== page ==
Residing in the far end corner was a man and his daughter—he was feeding her small portions of thinly-sliced, honey-glazed pears and ricotta cheese from his grim nails that were caked in filth. You could tell the man was not from the higher ups. Amused, he sunk into the neighboring seat, the soft cushion unwinding his pulsing muscles and liberating the tight leash that was now a forgotten migraine. He looked at the man who sported a heavy beard which held the remains of ricotta cheese that clung to his early grey hairs. It seemed he did not have much time to savor. What a foolish man—getting on a train to who-knows-where instead of relishing his last few moments with the child on his lap. Only those with a great deal of time were able to sit back and enjoy a possible three-hour train ride sipping fruity mocktails, sweet-infused Clover Clubs, and warm Irish coffee.

The silent train lulled its passengers into a still sleep. Clouds encased necks like a benign sloth and soothed the tense thew beneath skin of all texture. The train had stopped rumbling about long ago, leaving the man to believe his stop was much closer than he anticipated.

I lit a cigarette and watched it burn. Raising a calloused hand, I crushed it with my palm—what was left of it. I was already on the train, digging into a cinnamon apple muffin that was washed down with sugar toasted rum and reading one of the latest magazines labeled Grey Areas. Pestiferous screeching was no longer heard from the luggage area above as they resonated along the corridors. Several collisions to a cage were piercing the stilled silence that was disturbed only a few moments ago. I could no longer perceive the primitive barking of a small animal in between the isolated clusters of bags in the trunks or the chime of keys against a metal enclosure anymore. Steering my mind from its awful turmoil, I shifted my gaze towards the window and blurred hues outdoors. Untidy heaps of honey locust trees hurried beyond the foggy glass and accompanied red maples and Callery pears, only blending as one as their branches tangled in a feverish hold, clinging to each other like a ring of thumbs and leaves being cradled by the red sun.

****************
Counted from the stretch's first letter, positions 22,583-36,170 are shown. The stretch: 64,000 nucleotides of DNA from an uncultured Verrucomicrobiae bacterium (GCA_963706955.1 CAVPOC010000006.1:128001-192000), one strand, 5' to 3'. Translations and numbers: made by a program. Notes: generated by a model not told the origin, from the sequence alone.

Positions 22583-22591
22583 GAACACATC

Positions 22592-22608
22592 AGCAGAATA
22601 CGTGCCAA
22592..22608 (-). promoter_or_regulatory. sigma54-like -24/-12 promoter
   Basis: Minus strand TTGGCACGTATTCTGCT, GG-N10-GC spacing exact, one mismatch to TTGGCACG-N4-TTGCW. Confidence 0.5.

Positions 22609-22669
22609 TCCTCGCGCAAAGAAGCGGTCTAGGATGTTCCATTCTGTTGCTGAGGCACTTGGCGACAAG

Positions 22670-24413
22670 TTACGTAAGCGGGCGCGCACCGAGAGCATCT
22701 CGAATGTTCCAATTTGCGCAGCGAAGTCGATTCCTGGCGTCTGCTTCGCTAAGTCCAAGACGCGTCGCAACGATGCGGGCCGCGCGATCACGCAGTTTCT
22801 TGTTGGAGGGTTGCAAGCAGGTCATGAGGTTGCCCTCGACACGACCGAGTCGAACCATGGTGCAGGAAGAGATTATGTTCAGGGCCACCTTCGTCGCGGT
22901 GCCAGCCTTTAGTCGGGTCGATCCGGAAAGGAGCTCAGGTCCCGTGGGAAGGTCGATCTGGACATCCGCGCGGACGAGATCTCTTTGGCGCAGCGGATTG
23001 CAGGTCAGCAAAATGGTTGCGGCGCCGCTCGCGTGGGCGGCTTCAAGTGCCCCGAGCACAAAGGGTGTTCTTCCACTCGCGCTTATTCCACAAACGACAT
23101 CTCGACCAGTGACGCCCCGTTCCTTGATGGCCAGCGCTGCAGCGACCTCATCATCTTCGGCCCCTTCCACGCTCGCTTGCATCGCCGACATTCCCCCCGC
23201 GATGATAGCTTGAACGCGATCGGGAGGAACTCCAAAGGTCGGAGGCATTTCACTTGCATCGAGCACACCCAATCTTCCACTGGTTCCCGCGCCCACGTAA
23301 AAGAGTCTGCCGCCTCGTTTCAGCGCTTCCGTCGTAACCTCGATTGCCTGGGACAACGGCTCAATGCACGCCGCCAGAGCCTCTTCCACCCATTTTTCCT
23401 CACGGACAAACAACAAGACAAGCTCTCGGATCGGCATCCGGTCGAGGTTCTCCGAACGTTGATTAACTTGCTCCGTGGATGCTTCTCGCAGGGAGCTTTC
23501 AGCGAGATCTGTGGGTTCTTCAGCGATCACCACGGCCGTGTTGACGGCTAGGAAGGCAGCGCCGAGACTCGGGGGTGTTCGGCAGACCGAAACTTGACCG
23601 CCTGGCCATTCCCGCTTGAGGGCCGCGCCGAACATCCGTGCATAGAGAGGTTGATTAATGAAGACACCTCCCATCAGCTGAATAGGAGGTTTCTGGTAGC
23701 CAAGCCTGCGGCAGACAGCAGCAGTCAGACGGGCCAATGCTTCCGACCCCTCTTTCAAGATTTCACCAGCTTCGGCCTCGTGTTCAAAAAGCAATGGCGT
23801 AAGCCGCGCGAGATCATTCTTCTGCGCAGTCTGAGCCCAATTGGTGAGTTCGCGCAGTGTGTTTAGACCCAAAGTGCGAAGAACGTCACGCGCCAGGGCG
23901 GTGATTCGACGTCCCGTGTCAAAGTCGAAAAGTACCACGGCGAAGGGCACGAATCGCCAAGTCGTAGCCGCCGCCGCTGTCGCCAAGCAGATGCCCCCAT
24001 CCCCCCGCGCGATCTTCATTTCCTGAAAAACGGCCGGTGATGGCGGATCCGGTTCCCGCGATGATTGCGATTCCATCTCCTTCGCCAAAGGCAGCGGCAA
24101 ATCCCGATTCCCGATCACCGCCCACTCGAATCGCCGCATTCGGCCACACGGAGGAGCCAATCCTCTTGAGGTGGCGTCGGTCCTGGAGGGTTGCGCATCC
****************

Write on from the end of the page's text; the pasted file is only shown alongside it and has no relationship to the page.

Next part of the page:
Everything is not black and white. I’m really interested in the gray area—not justifying it, not glorifying it, not condoning it, but at least having people see there’s a genesis for every event in our lives. There’s a divine order to it, whether it’s ugly or beautiful.” 

The train came to an abrupt stop. Subjugated from the impact, the chilled rum stumbled atop the wooden surface, and shards of glass plummeted towards the floor, colliding in a frenzy. The racket of the brakes flourishing outside was enough of a nodulous approach for me to be knowledgeable; the odyssey for my lost time was just beginning, birthing a new dawn, and after a long hiatus, the end of the tunnel will divulge a gateway to a glaring brilliance of light. The mornings to come will not start with my quivering eyes briefly taking a glimpse at the ten hours on my longevous watch.